Chrome CDs, an EP and two solo albums out with-
in the last year, Creed has been quite prolific, even
if distribution of the material hasn't been great.
"I try to stick to the old school of Chrome.
Whereas Helios has some almost jazzy-like beats,

Chrome was always old-school rock. Not jazz, but
you know what I mean. Chrome is more primal,
machine-kinda thing, if that makes any sense."
Oddly enough, this material, although all out in a
fairly short period of time, has been on a slew of
labels.
"It's just because it's what I'm doing at the time.
It's mostly a money thing, if you really want to
know. About a year or two ago when I wasn't tour-
ing, I tried to get all the money I could and make
all the records I could," Creed said. "And now that
I can tour again, I don't feel I need to do that. It's
almost like I have too much product now."
Never one to get overly comfortable, Creed isn't
ready to rest on his laurels quite yet.
"I don't like to live in one place for too long.
I'm already wanting to move from here, but I real-
ly can't right now. Touring will probably get it out
of my system. I just need to go somewhere. See
something else, I don't know why. Bored."
Touring is never entirely good, of course. "I hate
cigarettes. It's terrible. I have a hard time doing
shows, 'cause I'm allergic to cigarettes. You've got
to breathe all this smoke at shows. I get used to it
towards the end, but I don't really like it .,. You're
a lot better off without all that crap."
Well, although Creed will have to suffer through
the noxious cancer cloud at the Magic Stick
tonight, there will be a form of Chroie gracing
our area.
If Chrome has some kind of family relationship
with its fans, then this must be Christmas.
Chroie will perlbrt iith Silver Apples. iDotrs
open at 8 p.i., and the show'i isfr those 18 and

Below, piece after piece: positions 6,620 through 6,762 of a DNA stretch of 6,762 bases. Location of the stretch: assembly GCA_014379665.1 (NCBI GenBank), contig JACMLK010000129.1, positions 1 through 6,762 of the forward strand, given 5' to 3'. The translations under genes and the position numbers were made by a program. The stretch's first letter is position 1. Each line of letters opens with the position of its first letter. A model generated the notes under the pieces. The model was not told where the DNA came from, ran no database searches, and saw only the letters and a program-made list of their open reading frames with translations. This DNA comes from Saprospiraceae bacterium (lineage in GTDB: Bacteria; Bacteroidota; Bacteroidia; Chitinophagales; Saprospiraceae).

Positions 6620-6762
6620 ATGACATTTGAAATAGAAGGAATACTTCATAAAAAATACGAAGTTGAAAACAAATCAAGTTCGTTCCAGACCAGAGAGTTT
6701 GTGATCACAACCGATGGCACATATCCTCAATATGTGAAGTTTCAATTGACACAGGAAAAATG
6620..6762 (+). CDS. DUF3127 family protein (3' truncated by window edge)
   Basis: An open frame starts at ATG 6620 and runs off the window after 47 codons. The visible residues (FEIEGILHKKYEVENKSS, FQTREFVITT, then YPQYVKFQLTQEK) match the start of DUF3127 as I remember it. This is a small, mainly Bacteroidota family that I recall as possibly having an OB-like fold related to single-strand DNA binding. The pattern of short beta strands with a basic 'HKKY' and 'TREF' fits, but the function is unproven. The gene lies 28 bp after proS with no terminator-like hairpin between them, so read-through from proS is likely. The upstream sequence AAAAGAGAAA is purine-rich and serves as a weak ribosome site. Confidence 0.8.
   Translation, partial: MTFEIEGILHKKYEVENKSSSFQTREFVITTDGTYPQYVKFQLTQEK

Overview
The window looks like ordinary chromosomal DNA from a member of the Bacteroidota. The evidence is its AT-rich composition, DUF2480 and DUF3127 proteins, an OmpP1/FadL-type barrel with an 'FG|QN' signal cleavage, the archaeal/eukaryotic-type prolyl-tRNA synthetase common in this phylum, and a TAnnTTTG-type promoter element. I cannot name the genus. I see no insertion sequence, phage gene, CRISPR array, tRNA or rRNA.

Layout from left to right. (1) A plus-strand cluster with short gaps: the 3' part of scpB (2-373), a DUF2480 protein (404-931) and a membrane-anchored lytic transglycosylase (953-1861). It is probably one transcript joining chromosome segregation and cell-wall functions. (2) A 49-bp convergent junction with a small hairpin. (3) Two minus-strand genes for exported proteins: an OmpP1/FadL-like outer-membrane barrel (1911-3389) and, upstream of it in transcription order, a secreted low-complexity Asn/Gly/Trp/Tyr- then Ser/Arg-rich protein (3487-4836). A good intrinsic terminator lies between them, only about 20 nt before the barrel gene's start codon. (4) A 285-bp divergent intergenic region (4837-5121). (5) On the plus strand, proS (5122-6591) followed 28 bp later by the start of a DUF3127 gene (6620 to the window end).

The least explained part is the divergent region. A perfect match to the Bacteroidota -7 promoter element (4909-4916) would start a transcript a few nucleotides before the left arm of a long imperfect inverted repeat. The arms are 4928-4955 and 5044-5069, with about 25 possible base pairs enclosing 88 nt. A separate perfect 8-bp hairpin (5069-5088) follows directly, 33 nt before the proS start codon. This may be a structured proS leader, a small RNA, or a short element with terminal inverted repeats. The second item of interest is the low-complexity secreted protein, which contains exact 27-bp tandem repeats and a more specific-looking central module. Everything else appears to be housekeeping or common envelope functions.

older. Tickes are 8. fr more inforitation call
(313) 833-98510.

t~f- -} y -)3:1
lead or do the
average day-to-
day mvestigation.
Connelly portrays
the LAPD in a manner
very similar to the
Keystone Cops; at one
point McCaleb even a hypnotizes
someone.
Connelly's heavy reliance on
McCaleb's skills further stretch
the thin credibility of this weak
mystery.
The mystery isn't all that is
predictable; the characters are not
surprising either. "Blood Work"
is full of one dimensional stock
characters.
Terrel McCaleb is the perfect
detective with a heart of gold.
Although he is still convalescing
from a recent heart transplant, he
is able to get into gun fights, take
in large amounts of caffeine and
lead a murder investigation with-
out many problems.
His eventual love interest,
Graciela Rivers, is the generic,
breath-taking beauty. His first
encounter with her seems to be
borrowed directly from Dick
Tracy or Sam Spade. McCaleb's
driver, Lockridge, is the generic
sidekick who obediently does
whatever McCaleb commands
him to do.
All of the detectives who help:
our hero are intelligent and thor-

at -I]

www.collegestudent.com
Restaurant Guide
Free Classifieds
Online Personals-
Apartment Finders
It's the students'
best resource!

and other interactions are ridice
lous at best.
The novel's only redeeming
feature is that it is just a merciful
391 pages long.
At one point in the work, a
minor character sums up the
problems with detective works;
the perceptive comment clearly
sums up "Blood Work" as well,
"Everything is ordered, go
and bad clearly defined, the b*
guy always gets what he deserves,
the hero shines, no loose ends."
- Mahesh Joshi

L

Michael
Dennis
Browne,
The University of Michigan College of Engineering
Roger M. Jones Poet-In-Residence, will be in Ann
Arbor for a series of events April 8-9. Mr. Browne will
meet with students from throughout the University, and
on April 9 at 4:00 PM. He will hold a Poetry Reading
at Rackham Amphitheatre (public welcome).
Mr. Browne has published five books of poetry,
including You Won't Remember This, which won the
1993 Minnesota Book Award. He is the author of
l7he Turning of the Stones, a novel for children, as well
as several opera librettos, song cycles, choral
works and carols. He has been awarded fellow-
ships from the National Endowment for the Arts,
the Bush Foundation, and the Jerome and
McKnight Foundations. Mr. Browne is currently a
professor of English at the University of
Minnesota, and co-director of that school's creative
writing program.
For more information,
or a schedule of Mr. Browne's activities on campus,
please call Lisa Richardson at 647-7037